- E4 and UVA<360 photodose
After the stepwise variable selection process, the models were fit and coefficients were obtained. The final models are presented in subsequent sections.
Model of clear PET degradation.
Let Model C-Accelerated describe the accelerated degradation of clear PET films (Eq 11) with coefficients given in Appendix D in S1 File. The response variables were ΔE, ΔGloss60, and ΔHaze. Internal knots were optimized at 106.8 MJ/m2 and 108.0 MJ/m2 to account for the non-linear relationship of the response variables and UVA<360. (13)
Here, βqi terms are coefficients where i is an index, I represents UVA<360 photodose, bq(I), q = 1, 2, …, Q, are the basis functions of the natural spline for UVA<360 photodose with q = 0 representing the non-natural spline terms, Q is the number of spline bases, E4 is the chamber temperature (°C), and Y, M1, M2, E3 are:
The model is superimposed on the observed values in Figs 6–8. Diagnostic plots for the model are shown in Appendix D in S1 File. Model fit and diagnostic results for Model C-Accelerated were similar to those for the previous models, which show that Model C-Accelerated is reliable.
RMSE values obtained from LOOCV and adjusted R2 values for Model C-Accelerated are shown in Table 9. The adjusted R2 values show that the model explains 95.9%, 95.0%, and 96.7% of the variation in the data for ΔE, ΔGloss60, and ΔHaze, respectively. The RMSE values show that the overall error of the model is small relative to the range of each response, therefore the model is a good overall fit to the data.
Model of white PET degradation.
Let Model W-Accelerated describe the accelerated degradation of white PET films (Eq 14) with coefficients given in Appendix E in S1 File. The response variables were ΔE and ΔGloss60. Internal knots were optimized at 22.0 MJ/m2 and 65.8 MJ/m2 to account for the non-linear relationship of the response variables and UVA<360. (14)
Here, βqi terms are coefficients where i is an index, I represents UVA<360 photodose, bq(I), q = 1, 2, …, Q, are the basis functions of the natural spline for UVA<360 photodose, Q is the number of spline bases with q = 0 representing the non-natural spline terms, E4 is the chamber temperature (°C), and Y, M3, M4, M5, M6, M7, E3 are:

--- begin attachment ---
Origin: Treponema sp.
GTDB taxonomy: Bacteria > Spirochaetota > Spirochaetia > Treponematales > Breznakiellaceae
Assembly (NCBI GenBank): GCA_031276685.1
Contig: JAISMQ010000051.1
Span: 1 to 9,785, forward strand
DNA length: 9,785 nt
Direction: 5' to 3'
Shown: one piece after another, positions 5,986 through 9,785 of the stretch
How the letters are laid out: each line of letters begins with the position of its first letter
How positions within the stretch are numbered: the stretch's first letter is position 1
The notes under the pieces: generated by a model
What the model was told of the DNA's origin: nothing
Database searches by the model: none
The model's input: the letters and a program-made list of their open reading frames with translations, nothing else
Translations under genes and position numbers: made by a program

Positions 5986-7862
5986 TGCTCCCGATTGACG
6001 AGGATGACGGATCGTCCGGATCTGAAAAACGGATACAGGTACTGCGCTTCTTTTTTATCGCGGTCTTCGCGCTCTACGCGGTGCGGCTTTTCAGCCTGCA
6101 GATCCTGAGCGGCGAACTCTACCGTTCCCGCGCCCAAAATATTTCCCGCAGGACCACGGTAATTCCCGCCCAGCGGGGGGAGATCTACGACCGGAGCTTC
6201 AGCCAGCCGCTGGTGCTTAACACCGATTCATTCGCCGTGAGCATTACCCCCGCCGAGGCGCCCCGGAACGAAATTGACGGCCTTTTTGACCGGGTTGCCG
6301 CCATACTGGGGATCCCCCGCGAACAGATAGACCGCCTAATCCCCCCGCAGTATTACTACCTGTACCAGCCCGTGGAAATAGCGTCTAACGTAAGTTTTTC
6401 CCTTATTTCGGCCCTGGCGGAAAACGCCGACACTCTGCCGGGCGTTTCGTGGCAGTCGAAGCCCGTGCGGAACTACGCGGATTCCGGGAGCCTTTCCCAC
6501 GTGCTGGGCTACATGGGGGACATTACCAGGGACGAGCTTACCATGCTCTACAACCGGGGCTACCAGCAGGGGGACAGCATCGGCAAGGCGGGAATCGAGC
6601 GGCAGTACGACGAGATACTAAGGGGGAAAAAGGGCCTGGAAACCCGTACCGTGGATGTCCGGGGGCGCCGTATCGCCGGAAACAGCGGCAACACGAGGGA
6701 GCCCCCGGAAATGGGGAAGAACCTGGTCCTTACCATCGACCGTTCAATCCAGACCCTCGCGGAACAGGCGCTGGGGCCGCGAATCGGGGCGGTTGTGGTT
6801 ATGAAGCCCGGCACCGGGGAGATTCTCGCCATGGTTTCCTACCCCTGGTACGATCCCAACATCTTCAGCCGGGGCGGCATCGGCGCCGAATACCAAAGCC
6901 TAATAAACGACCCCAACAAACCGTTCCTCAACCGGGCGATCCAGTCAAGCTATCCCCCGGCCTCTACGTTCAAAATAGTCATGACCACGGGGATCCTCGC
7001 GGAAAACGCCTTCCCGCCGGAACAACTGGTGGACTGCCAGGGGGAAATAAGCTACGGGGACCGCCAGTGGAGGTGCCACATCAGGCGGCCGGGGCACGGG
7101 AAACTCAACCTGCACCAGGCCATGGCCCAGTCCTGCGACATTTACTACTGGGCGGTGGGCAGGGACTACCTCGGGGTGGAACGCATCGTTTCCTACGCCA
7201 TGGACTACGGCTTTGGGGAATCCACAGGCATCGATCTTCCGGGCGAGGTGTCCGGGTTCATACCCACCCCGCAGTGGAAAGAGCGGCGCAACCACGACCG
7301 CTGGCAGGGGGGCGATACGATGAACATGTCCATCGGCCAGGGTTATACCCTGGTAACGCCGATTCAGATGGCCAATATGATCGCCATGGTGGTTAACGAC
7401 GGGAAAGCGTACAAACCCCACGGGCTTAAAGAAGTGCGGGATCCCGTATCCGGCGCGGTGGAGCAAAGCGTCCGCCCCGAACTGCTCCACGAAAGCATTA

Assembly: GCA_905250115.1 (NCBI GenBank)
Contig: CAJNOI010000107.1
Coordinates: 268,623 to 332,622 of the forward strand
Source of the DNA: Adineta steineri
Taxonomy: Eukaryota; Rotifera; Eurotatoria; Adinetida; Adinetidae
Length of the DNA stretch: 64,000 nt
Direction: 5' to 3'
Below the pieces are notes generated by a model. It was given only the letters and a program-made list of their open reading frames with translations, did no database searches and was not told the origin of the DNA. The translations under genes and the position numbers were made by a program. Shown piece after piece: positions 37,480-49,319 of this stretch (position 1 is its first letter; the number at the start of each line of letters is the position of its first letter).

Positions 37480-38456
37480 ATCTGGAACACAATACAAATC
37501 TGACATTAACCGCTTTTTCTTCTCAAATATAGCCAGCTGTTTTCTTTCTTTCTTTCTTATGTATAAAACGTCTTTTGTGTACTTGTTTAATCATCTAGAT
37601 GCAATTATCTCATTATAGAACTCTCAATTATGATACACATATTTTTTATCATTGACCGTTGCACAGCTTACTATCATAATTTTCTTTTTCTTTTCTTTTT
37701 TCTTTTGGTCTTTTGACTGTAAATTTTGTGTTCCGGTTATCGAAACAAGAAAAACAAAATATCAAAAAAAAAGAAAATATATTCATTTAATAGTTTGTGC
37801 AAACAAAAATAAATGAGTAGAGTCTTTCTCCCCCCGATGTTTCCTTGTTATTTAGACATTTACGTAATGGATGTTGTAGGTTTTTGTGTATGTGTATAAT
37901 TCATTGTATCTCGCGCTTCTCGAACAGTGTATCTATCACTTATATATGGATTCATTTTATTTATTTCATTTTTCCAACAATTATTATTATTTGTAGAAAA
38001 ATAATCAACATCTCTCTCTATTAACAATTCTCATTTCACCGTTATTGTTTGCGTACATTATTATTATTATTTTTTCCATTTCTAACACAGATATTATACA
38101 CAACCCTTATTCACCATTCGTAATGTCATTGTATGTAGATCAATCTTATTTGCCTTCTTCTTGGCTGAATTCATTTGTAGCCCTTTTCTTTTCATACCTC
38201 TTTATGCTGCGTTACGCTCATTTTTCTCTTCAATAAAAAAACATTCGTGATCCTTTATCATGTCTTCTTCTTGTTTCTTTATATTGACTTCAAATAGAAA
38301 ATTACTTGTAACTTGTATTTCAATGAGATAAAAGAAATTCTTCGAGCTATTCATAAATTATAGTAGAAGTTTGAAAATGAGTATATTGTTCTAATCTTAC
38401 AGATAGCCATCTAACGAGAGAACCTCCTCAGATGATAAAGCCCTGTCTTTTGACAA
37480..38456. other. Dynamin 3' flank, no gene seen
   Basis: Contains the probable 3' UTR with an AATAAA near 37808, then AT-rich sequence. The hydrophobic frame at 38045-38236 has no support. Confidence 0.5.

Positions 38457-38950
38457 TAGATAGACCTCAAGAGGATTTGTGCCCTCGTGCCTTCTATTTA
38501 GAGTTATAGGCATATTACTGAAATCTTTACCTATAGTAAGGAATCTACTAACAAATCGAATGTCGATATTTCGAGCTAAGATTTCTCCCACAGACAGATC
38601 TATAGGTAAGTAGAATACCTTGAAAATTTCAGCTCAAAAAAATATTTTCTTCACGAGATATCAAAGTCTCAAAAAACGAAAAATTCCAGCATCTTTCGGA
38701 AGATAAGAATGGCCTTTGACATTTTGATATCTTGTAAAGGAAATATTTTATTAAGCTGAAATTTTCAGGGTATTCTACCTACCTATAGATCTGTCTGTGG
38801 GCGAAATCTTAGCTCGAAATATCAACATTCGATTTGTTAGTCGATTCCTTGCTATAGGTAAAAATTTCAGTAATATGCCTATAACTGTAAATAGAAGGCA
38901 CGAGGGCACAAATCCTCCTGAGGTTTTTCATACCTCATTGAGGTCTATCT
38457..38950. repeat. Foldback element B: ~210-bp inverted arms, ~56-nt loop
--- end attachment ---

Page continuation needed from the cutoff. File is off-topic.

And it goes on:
The model is superimposed on the observed values in Figs 9 and 10. Diagnostic plots for the model are shown in Appendix E in S1 File. Model fit and diagnostic results for Model W-Accelerated were similar to those for the previous models, which show that Model W-Accelerated is reliable.
RMSE values obtained from LOOCV and adjusted R2 values are shown in Table 10 for Model W-Accelerated. The adjusted R2 values show that the model explains 95.1% and 88.2% of the variation in the data for ΔE and ΔGloss60, respectively. The RMSE values show that the overall error of the model is small relative to the range of each response, therefore the model is a good overall fit to the data.
Role of stressors in PET degradation
All four models show that combinations of light, heat, and humidity caused change in the measured properties of PET that indicate photolysis and hydrolysis of the films. As degradation proceeded, ΔE (Figs 1, 4, 6 and 9) and ΔHaze (%) (Figs 3 and 8) generally increased. The stressor terms and exposure indicator terms that exacerbated degradation would generally carry positive coefficients and those that slowed degradation would carry negative coefficients (Table 6 and C.1-E.1). The opposite is true for ΔGloss60 (Figs 2, 5, 7 and 10) because its value decreased as degradation proceeded. The magnitude of the coefficient is also useful in model interpretation; terms with coefficients that are larger magnitude show more impact on the degradation phenomena. The strong agreement between the model and the data suggests that photodose was most critical degradation stressor given that the models were fit considering photodose as the primary degradation stressor with the other stressors having synergistic interactions . The strong fit of the photodose natural spline terms to the data suggests that PET follows a nonlinear degradation process.
Models C-Outdoor and C-Accelerated show that degradation of clear PET films was accelerated by moisture; the coefficients in Table 6 and D.1 for terms representing moisture stress (E1 and E3) are large in magnitude with the same sign as the response variable. The E1 coefficients from Model C-Outdoor (for example: 3.95 for ΔE, -142 for ΔGloss60, and 78.1 for ΔHaze with q = 1, Table 6) show that degradation was strongly accelerated in Florida compared to Arizona. The Florida environment had higher relative humidity and higher precipitation, which increased moisture available to outdoor exposed films compared to Arizona. The E2 coefficients and those for the interaction of E1 and E2, in Table 6 showed that degradation was slower when the sample was under a borosilicate float glass cover-sheet. This suggests that direct water contact in the form of precipitation is primarily how moisture influences PET degradation, which is in agreement with Wypych . This finding is supported by Model C-Accelerated, whose coefficients corresponding to E3 (wet exposures) showed that degradation proceeded more quickly under exposures that administered water spray or condensing humidity (FUV2, FUV3, Xe3). Direct water contact is more damaging because the water saturates the surface of the material and diffuses inward to drive hydrolytic reactions. Whereas airborne water in the form of humidity slowly arrives to the surface of the material. Model coefficients for Model W-Outdoor and W-Accelerated (Tables C.1 and E.1) show that this moisture driven effect was much less pronounced in white PET films.